DETROIT — After many decades at virtual standstill, Detroit has been quickly met with change, bringing with it new opportunities as well as growing pains. However, one of the fringe benefits of spending so much time under-the-radar is that Detroit’s physical and cultural history remains visible, accessible, and present (for now). Young people especially have been drawn to the wide-open sense of possibility in the city, but there is also the old guard — a cohort that has seen the city transform over a much longer timeline, and from which there is much to be learned.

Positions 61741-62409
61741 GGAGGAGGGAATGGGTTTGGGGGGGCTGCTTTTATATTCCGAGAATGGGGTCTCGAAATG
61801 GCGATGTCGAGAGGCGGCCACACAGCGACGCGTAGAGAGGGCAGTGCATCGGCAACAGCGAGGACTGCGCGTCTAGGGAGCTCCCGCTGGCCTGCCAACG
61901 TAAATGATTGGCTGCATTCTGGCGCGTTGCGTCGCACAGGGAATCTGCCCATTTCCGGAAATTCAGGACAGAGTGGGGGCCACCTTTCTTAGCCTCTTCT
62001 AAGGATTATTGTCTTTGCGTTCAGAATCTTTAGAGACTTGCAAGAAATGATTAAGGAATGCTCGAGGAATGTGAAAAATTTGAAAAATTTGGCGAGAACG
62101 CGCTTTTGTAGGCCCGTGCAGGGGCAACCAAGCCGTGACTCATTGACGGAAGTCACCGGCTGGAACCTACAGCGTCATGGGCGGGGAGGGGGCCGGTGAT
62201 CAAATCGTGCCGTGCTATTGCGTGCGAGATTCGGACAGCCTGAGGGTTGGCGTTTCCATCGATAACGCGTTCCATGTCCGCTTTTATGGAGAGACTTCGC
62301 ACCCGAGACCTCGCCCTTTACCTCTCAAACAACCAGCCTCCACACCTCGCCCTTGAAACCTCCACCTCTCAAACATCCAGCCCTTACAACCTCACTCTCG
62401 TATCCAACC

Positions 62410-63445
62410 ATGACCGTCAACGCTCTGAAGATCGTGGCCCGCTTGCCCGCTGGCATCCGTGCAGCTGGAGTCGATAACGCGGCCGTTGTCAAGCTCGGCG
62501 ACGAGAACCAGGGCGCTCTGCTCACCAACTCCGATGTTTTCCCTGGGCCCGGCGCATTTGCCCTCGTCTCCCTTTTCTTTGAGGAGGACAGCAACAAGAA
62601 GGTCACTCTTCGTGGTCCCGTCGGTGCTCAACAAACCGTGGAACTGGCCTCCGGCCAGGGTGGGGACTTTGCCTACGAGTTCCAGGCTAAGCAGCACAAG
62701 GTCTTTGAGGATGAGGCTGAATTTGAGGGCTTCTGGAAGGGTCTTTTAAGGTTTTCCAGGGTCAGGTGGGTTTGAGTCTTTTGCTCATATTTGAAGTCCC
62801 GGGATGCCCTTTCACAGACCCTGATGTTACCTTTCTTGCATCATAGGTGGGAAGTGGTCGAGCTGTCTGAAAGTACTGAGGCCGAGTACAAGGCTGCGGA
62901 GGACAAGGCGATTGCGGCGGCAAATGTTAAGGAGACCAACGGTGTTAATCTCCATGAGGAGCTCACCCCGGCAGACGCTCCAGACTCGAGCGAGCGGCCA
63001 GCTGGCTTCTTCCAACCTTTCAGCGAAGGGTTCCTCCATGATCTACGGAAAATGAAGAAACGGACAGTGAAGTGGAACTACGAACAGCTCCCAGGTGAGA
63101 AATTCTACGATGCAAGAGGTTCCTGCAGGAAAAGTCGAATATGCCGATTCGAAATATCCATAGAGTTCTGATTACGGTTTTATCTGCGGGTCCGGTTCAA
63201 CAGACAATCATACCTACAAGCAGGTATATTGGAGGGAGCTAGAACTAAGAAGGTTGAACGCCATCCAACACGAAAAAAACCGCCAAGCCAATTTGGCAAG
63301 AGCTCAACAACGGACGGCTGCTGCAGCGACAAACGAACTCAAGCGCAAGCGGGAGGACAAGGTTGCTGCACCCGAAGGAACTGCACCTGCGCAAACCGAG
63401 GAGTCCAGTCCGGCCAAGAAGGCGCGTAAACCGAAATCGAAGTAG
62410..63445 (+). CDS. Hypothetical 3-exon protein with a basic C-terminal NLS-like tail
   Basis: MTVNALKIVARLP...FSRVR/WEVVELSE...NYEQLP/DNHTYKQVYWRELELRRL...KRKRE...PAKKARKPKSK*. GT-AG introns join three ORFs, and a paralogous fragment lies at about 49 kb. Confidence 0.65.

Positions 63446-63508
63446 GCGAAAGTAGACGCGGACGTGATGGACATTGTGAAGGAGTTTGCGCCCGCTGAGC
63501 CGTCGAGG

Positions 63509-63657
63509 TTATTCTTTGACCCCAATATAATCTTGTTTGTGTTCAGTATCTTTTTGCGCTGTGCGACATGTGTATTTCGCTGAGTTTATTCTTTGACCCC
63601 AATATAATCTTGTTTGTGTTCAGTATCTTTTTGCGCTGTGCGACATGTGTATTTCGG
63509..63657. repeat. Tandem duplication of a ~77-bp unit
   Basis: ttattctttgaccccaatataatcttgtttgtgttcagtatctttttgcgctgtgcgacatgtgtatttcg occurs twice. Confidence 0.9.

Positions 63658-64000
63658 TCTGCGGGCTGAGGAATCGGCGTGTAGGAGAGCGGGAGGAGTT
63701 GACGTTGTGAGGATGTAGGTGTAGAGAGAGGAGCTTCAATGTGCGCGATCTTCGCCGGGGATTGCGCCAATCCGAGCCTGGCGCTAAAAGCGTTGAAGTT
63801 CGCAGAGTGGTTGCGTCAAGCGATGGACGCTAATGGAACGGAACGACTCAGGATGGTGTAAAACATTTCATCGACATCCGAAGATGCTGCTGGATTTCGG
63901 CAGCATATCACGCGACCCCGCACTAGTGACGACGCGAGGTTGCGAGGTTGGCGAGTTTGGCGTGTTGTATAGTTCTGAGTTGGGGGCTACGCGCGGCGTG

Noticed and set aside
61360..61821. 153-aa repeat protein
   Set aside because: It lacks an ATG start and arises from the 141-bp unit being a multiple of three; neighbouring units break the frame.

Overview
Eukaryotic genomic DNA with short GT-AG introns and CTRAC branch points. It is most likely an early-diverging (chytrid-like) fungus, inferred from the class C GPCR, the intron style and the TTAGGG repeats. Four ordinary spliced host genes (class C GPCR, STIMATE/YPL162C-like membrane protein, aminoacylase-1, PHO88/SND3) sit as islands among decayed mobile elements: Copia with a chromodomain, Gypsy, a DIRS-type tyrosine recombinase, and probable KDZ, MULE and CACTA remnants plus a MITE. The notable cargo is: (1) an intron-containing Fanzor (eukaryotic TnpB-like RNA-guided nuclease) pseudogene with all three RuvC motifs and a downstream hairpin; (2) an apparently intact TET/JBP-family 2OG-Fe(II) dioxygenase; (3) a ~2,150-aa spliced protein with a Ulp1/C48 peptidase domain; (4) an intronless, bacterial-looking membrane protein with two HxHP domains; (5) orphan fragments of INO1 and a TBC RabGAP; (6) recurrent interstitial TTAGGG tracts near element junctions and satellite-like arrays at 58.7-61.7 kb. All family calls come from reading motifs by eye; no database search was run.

Artist Kurt Novak is about as old school as it gets, and he’s captured a prodigious cross section of Detroit’s diverse talent pool in a series of portraits rendered through a live-scanning process that stretches the limits of what a single frame can capture. The show, Detroit Portraits, is installed across three floors surrounding the lobby atrium of the Detroit Symphony Opera (DSO) building — an appropriate setting for this collection of talented contributors to the legacy of art, literature, and music in the city.